Is your boss ‘stealing’ your wages?
California has some of the toughest laws in the nation when it comes to protecting workers and making sure they get paid for the work they do. Unfortunately, despite these laws, some employers continue to skirt the rules by trying to pay workers less than they deserve – and less than they are entitled to under the law.
This is wage theft, plain and simple; and even though it is illegal, it occurs far more often than many people know. In, fact according to a report issued by the Economic Policy Institute (EPI) last month, wage theft due to minimum wage violations alone likely exceeds $15 billion every year.
Wage theft: the basics
Essentially, wage theft includes any situation in which an employer fails to pay its workers what they are due under the law. Common examples of wage theft include:
- Failing to pay workers overtime, which, in California, is required any time an individual works more than 8 hours a day or 40 hours a week
- Paying less than the legal minimum wage
- Taking tips from workers or failing to pay tipped employees the difference between their tips and the minimum wage rate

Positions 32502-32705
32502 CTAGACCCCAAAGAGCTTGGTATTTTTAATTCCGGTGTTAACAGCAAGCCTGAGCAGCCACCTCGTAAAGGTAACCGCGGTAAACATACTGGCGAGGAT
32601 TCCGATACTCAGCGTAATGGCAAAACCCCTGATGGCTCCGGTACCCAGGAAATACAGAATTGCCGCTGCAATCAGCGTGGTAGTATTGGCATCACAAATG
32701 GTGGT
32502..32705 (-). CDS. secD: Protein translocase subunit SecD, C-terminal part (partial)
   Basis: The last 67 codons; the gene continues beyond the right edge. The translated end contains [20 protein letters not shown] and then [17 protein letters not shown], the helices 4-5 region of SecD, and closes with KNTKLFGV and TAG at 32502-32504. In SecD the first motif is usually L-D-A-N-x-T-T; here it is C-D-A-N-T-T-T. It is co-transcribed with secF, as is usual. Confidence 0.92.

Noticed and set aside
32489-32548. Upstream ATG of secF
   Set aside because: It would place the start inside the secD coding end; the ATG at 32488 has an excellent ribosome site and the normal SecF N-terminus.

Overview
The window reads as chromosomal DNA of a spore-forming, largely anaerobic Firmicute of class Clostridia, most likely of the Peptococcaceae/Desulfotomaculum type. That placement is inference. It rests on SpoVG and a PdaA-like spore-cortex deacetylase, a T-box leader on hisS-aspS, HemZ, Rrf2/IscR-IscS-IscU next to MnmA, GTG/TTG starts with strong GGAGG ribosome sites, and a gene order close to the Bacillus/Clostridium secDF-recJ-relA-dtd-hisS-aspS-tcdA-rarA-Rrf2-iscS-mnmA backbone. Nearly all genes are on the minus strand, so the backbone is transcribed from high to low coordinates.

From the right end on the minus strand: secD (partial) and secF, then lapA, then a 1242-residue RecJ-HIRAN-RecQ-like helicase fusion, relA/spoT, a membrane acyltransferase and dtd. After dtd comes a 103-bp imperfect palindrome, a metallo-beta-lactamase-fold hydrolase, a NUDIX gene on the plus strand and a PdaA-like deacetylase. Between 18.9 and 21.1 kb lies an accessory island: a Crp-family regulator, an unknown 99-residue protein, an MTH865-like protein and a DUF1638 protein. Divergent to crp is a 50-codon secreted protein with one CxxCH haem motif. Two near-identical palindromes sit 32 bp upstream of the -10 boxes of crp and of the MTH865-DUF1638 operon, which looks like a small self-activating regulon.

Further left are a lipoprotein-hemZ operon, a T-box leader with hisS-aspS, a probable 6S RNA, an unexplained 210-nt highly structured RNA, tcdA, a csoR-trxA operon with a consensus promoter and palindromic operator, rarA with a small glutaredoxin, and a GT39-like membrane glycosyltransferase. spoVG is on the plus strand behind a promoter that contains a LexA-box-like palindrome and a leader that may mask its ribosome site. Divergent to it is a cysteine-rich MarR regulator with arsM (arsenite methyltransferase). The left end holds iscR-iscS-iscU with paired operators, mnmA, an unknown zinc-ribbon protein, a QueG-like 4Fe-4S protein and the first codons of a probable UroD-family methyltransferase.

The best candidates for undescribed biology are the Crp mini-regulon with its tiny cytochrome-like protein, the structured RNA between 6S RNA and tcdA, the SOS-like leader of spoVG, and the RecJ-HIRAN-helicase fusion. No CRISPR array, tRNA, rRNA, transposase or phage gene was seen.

- Misclassifying workers as independent contractors in order to pay a wage lower than otherwise required by law
- Requiring workers to work “off-the-clock” either before or after their shifts
- Denying workers their legally-mandated meal breaks
- Failing to distribute pay stubs or taking illegal deductions from paychecks
Fortunately, you may have legal options available under California law if your boss has been stealing your wages and not paying you what you are entitled to.
Also, it is important to remember that all workers in California are protected by the state’s labor and wage laws, regardless of where they were born – meaning even foreign-born workers may be able to file a claim.
However, navigating this process can sometimes be challenging, which is why it is often best to seek the guidance of any experienced attorney. A skilled lawyer can explain your legal options and help make sure your rights are protected.